How To Help Your Child To Be Ready for School

By December 31, 2018Parenting Tips
How To Help Your Child to Be Ready for School

Readiness for school, readiness for life: why is it Important?

 

Education is a lifelong process. Parts of our education happen outside of school, such as those things we learn from our family and through life experience. School is just one important part of life that contributes to an effective, well-rounded and holistic education.

We tend to think of school as mostly encompassing the academic elements of learning. Certainly, literacy and numeracy, science, physical education and the arts are major parts of the curriculum for most of us. However, school is also a significant period in the life of each child that, in addition to the academic, provides learning in the areas of social skills, conflict resolution, problem solving, resilience and creativity.

13 years is a long time to be in school, especially if you don’t like it or find it difficult among academically, socially or generally. If you leave early, it’s often fraught with difficulty and disappointment. If you stay on till the end unhappily, that doesn’t really equate to your education have been a meaningful part of life’s journey.

If success in school was measured only by achieving a great score at the end-of-year exams and getting into university, then, most probably, the issues associated with readiness would not be so great or significant.

From time to time, researchers attempt to measure the readiness of students based upon academic scores. However, these studies totally miss the point. It is not just what score a child attains that makes a successful educational experience; it is also the quality of the journey, the sense of self, the self-esteem, the friendships and social experiences, and the child’s enjoyment of the learning process.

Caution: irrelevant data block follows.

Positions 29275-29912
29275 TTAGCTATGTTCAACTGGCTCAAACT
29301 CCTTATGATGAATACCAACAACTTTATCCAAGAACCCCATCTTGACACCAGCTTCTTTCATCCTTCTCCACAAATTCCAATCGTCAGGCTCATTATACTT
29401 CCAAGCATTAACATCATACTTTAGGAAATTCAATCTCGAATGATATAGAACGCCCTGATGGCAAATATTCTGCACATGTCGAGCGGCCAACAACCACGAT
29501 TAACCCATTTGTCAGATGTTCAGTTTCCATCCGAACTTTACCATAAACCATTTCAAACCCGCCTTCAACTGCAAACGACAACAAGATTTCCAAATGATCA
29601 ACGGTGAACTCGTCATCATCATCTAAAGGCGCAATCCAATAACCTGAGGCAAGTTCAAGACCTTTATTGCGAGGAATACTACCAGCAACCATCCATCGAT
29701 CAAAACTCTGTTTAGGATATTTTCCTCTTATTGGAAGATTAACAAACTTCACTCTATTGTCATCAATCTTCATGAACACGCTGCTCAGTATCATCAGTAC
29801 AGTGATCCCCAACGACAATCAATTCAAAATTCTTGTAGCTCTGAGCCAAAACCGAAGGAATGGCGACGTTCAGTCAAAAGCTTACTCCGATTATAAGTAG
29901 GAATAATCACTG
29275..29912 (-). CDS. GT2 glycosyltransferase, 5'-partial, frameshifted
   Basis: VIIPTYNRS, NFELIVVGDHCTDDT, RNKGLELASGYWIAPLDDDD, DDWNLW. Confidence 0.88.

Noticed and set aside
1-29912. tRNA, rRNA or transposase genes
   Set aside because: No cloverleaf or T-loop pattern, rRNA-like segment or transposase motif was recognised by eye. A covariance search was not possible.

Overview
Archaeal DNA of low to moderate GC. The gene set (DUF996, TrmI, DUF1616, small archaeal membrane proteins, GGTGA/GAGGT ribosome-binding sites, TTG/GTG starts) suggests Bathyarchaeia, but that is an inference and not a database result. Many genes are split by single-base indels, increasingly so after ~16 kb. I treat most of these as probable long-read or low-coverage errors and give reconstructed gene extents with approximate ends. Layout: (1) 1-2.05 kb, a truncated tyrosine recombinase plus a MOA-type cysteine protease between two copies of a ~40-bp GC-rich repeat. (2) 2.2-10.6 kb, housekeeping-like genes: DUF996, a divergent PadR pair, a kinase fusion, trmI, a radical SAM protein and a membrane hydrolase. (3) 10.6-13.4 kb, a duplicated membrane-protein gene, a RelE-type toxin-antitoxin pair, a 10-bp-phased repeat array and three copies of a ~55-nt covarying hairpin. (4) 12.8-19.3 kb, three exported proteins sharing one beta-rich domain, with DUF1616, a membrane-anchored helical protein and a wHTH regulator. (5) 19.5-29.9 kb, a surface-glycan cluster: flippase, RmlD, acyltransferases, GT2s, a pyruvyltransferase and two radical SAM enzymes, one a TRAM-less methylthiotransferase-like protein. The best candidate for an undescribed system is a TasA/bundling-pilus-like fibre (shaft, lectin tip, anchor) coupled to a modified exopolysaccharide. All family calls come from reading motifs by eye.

Thrive, not just cope

 

School Ideally, a child’s 13 years of school should be filled with experiences and feelings of achievement, satisfaction, meaning, purpose, motivation, engagement and happiness.

Certainly there will be challenges along the way, and aspects of school life that may bring with them particular tensions or difficulties from time to time. But childhood, learning and school life should never be undertaken in what scholar often call ‘catch-up’ mode or ‘just coping’ mode.

School life overall, we hope, will be filled with a sense of ‘I can’, ‘I am liked and respected’, ‘I can contribute’, ‘I can learn’, ‘I can fully participate’, ‘I am generally on top of things’.

Being ready for school is critical because we don’t want children just to cope, to require constant additional supports, to disengage, to find it too difficult and challenging, to develop an attitude of ‘not liking school’, or to find school life either socially or academically ‘hard work’.

Readiness is an important issue because it helps all of us – parents, educators, and children themselves – to remember that school life must ensure optimum opportunities for children to feel secure, to develop attitudes that are positive about themselves as a learner and as a human being, and to remember that the quality of the journey, not just the final academic outcome, is paramount.

There are some general points that are worth reflecting on in an attempt to gain a broader perspective on readiness for school.

Life and learning is not a race. There is no prize for the person who gets on the conveyor belt of the school system first and neither is there a prize for the one who gets off first at the other end of secondary schooling. There is not one ‘best’ time for starting school that suits all children.

Readiness is about looking at the individual child. Not all children will be ready at the same time. Deciding on the ‘right’ time for a child to commence school requires deep consideration. It’s not a decision that should be rushed.

School life needs to be a fulfilling, rewarding and happy experience for all children. Children need to be able to make the most of learning opportunities and experiences.

Playing constant ‘catch-up’, either socially, emotionally or academically, is hard and stressful for children and parents. Children need to be ready to take on challenges, to reach goals, to solve problems, to be as resilient as possible.

The quality of the journey, not just the end result, is extremely important. Every child is different.

 

Okay, how can I help my child to be ready for school?

 

There are many things you can do to help your child prepare for school life. Often parents assume that preparation is only about preparing the child, getting them to practice writing or counting and getting out of bed on time.